Let's Talk Shovels

This essential piece of rescue equipment is probably one of the last purchases your critically evaluate when it comes to your gear. After all, a shovel is a shovel right? WRONG! We have experienced countless avalanche rescue shovels break during practice scenarios and, although no piece of equipment is immune, this is the last thing you want to break when someone's life may be on the line. What may seem like a good quality shovel in the store or while digging out your sled in soft snow, may very well fail you when needed most in hard, dense avalanche debris. So with every manufacturer out there touting they have the latest and greatest in technology, where does that leave us as consumers and potential rescuers? 

The Facts:

  • Average burial depth in Canada is approximately one meter.
  • The primary cause for death is asphyxiation (suffocation) in 60-86% of incidents.
  • The probability of mortality increases with burial depth.
  • Chance of survival if rescued in under ten minutes is 77% but sharply decreases after that.
  • Effectiveness of rescuer shovelling decreases after 2 minutes.

So you've taken an AST course, you understand the Conveyor or V-shovelling rescue technique and you know that timely and efficient excavation of a buried riding partner is essential to improve chances of survival. The most recent research papers and manufacturers at the fall sled trade shows also had the following advice to offer:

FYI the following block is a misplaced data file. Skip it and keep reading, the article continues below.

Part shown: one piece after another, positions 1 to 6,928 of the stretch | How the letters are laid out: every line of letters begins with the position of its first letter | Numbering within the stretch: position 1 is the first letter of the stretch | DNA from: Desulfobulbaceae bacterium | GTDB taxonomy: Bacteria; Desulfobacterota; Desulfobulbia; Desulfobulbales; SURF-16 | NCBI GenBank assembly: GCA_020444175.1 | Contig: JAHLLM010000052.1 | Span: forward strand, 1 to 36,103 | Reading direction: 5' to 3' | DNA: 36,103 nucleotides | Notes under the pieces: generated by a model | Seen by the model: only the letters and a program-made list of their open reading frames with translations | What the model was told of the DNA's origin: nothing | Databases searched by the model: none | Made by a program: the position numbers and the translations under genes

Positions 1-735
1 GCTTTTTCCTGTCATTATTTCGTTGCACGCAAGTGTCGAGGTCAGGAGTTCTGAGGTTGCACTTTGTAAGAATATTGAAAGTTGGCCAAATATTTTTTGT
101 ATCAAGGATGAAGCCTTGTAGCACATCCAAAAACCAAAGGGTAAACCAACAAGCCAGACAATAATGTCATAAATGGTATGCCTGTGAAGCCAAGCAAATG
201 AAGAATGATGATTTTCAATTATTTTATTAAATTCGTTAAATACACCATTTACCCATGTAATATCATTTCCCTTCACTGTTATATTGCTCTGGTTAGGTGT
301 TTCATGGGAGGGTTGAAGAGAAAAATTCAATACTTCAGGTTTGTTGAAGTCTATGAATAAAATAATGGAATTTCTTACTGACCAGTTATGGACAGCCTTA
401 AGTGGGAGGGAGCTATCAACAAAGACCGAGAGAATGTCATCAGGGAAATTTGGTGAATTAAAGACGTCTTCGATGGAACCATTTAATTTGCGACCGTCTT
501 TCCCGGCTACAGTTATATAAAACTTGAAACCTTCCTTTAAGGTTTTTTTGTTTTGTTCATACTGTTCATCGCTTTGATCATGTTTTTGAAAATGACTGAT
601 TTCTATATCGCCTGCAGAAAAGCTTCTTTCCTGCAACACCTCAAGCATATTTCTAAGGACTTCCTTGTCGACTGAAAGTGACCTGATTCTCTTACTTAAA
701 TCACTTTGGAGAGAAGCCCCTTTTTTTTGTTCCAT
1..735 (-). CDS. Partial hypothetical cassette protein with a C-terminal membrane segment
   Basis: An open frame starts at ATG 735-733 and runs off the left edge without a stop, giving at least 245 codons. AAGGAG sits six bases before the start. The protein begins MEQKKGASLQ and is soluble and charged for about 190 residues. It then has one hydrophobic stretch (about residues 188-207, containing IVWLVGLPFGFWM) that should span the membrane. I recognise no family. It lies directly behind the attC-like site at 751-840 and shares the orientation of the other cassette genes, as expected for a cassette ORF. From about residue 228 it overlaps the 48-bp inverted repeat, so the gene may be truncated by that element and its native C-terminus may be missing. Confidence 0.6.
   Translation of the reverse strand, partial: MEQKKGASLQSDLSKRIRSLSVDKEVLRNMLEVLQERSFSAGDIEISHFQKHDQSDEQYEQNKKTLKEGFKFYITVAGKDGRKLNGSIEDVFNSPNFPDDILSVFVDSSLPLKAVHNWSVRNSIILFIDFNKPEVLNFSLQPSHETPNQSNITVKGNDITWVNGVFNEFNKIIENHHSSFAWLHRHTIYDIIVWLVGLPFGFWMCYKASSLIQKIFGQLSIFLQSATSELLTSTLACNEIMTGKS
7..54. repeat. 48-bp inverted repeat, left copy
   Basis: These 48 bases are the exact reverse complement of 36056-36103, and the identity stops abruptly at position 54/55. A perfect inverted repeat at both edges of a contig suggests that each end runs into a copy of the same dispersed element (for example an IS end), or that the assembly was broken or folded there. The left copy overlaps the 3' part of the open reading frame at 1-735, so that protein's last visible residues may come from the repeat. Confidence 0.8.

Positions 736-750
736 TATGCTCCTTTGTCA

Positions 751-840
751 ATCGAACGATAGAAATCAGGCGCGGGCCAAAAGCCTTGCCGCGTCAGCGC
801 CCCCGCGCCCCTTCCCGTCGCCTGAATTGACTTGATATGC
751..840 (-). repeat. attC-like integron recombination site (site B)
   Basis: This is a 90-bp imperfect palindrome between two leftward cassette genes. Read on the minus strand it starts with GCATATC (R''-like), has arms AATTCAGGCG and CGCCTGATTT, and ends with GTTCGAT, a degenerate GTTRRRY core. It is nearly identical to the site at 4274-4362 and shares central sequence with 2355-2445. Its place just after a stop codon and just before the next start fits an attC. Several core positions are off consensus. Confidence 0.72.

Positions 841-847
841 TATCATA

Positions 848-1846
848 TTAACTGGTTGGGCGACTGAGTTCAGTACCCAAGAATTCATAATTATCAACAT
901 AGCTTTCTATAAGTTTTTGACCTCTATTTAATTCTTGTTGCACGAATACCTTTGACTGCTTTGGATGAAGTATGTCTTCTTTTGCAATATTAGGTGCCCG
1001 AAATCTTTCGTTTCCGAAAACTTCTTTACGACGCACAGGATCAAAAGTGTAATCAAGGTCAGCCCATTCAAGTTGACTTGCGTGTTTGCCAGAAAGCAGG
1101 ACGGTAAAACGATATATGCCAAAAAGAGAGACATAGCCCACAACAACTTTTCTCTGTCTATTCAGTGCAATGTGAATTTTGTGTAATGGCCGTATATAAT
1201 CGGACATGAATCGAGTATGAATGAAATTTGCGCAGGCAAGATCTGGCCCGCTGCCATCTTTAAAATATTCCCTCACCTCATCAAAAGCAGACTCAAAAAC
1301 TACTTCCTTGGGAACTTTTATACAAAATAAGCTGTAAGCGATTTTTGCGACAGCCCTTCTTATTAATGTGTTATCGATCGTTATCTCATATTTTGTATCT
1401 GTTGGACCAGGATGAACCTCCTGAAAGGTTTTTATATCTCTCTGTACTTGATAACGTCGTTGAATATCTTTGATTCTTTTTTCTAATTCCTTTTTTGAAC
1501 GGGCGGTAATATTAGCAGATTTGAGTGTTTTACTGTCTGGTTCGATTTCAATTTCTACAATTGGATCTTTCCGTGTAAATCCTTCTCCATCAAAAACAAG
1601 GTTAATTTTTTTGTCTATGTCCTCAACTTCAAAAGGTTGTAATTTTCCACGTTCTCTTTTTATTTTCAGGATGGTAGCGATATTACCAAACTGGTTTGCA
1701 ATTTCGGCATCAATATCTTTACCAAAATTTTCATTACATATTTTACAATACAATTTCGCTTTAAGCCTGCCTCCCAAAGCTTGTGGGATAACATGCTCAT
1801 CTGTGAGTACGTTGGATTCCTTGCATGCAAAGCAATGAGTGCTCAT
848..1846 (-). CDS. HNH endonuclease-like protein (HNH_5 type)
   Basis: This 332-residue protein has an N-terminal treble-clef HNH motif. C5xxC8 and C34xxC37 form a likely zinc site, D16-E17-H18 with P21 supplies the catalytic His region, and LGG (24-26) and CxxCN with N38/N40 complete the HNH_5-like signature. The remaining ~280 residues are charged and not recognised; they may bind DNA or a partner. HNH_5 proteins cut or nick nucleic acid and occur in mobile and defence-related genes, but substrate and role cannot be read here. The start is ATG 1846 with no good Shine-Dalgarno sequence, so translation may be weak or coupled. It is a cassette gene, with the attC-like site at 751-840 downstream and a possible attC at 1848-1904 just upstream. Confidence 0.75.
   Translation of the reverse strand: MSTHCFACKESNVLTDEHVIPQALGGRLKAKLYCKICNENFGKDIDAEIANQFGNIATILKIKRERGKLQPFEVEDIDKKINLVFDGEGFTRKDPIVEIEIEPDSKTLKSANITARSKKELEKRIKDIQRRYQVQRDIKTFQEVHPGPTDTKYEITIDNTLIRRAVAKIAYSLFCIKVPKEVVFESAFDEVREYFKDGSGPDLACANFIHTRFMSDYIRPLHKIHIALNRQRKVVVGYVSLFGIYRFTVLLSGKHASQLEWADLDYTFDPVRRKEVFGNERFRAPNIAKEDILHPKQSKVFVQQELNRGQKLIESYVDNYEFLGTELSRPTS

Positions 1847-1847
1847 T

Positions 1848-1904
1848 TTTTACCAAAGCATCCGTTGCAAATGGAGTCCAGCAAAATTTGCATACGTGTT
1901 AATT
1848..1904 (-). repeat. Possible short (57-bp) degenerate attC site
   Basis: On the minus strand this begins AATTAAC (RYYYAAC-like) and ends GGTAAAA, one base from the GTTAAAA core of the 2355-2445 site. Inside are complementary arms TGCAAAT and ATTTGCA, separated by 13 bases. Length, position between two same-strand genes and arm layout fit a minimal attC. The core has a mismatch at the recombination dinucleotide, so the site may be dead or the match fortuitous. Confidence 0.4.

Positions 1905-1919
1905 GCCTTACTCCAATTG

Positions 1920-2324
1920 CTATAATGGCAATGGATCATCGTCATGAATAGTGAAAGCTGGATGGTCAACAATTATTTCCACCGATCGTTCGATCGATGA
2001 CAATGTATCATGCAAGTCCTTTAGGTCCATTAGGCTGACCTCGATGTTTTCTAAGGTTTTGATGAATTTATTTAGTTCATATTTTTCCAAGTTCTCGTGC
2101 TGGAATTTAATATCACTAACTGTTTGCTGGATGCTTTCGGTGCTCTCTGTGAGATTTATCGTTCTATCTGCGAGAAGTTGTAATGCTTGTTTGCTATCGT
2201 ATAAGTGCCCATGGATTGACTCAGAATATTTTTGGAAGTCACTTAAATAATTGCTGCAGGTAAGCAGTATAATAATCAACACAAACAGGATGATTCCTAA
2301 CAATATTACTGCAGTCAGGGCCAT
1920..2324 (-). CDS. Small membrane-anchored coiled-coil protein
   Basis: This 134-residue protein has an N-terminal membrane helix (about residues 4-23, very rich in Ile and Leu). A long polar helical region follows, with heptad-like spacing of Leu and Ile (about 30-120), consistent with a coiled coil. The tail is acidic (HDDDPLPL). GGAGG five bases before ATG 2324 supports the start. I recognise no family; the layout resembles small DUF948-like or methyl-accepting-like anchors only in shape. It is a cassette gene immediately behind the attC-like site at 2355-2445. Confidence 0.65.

1. The International Climbing and Mountaineering Federation (UIAA) Safety Commission has just announced the creation of globally recognized standards for Avalanche Rescue Shovels. While not published in time to capture this seasons equipment roll out, consumers will be able to ensure their rescue shovels meet a minimum safety standard commencing in fall 2018-2019. Shovels that meet this standard will be permanently marked with the name of manufacturer, type, model, and year of fabrication. More info can be read here.
  2. To hoe or not to hoe? A recent pilot study from the University of Innsbruk investigated if shovel shape had an impact on excavation efficiency. The full paper can be read here but in summation, the study found that a deep, flat shovel (6cm deep blade) was more effective than a shallow flat shovel, and that the deep, flat blade combined with hoe-mode proved to be even more effective in certain applications. 
  3. Research papers by avalanche rescue expert Manual Genswein also advise that: the D-handle is the most comfortable and efficient grip; a serrated leading edge (blade edge) provides the best cutting ability while a flat leading edge provided the greatest durability; a flat top to the shovel blade allows rescuers to use their foot for added mechanical advantage while cutting blocks; and telescoping shafts improve your range of motion/ergonomics while shovelling. 

So, while pulling your riding gear out of storage, have a good look at your shovel and evaluate if you may get caught up avalanche creek with the wrong paddle this winter.